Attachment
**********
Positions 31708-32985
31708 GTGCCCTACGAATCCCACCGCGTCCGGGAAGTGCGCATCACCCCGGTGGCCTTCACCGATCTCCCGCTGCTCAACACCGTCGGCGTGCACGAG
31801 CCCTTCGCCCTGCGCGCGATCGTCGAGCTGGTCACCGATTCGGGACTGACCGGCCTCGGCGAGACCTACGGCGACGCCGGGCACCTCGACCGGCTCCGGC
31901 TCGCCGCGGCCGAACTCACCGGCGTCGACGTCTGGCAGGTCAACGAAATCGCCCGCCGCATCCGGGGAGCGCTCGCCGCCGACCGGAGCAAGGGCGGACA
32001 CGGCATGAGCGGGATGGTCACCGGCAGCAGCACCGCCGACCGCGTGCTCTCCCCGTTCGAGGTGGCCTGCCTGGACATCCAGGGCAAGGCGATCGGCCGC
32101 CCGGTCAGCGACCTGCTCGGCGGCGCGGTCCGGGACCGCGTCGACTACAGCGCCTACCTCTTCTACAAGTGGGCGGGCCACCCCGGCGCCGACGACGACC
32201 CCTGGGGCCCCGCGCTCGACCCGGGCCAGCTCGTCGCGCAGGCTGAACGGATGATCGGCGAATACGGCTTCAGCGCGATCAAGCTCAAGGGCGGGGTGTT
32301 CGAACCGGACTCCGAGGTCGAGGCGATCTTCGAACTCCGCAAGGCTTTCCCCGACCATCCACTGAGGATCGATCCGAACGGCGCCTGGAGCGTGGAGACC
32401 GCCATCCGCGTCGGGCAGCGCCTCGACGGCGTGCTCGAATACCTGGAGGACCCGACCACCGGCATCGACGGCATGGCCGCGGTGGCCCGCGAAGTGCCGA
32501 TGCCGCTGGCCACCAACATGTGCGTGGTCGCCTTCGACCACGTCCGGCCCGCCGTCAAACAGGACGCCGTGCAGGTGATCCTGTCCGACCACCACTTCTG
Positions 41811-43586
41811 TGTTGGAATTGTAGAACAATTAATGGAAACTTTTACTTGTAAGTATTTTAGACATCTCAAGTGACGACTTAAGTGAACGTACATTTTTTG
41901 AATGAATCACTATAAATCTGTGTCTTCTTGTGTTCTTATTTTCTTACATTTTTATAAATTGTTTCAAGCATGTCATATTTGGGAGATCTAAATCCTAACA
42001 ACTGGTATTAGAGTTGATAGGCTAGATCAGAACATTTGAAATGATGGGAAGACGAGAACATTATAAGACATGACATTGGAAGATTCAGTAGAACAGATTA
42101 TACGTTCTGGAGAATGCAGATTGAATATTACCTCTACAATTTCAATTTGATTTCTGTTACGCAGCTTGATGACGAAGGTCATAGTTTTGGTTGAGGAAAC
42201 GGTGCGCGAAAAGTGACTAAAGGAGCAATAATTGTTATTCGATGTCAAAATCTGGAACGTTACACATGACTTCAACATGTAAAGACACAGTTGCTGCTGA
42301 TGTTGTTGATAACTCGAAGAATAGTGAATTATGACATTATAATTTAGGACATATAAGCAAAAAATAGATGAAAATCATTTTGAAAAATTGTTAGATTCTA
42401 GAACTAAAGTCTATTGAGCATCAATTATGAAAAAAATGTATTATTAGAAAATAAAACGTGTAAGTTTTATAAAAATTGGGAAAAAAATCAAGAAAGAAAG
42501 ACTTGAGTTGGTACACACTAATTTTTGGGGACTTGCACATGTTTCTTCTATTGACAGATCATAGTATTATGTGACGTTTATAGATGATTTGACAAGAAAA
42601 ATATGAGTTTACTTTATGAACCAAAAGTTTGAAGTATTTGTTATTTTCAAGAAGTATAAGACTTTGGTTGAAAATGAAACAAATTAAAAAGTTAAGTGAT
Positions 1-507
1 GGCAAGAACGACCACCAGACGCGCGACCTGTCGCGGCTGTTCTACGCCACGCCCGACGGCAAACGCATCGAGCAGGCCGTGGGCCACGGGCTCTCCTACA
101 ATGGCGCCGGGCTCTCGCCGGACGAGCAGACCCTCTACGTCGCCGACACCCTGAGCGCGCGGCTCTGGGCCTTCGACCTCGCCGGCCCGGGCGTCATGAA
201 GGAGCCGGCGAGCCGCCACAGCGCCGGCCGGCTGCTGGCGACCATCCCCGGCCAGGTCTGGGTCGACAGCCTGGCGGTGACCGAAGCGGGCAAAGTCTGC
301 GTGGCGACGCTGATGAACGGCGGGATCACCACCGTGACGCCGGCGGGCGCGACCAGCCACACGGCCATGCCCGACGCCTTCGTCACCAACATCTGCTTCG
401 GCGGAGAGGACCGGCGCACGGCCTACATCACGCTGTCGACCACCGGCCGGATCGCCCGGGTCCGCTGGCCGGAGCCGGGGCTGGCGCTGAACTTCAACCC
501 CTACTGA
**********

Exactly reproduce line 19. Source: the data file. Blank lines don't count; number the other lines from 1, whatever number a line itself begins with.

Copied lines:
42501 ACTTGAGTTGGTACACACTAATTTTTGGGGACTTGCACATGTTTCTTCTATTGACAGATCATAGTATTATGTGACGTTTATAGATGATTTGACAAGAAAA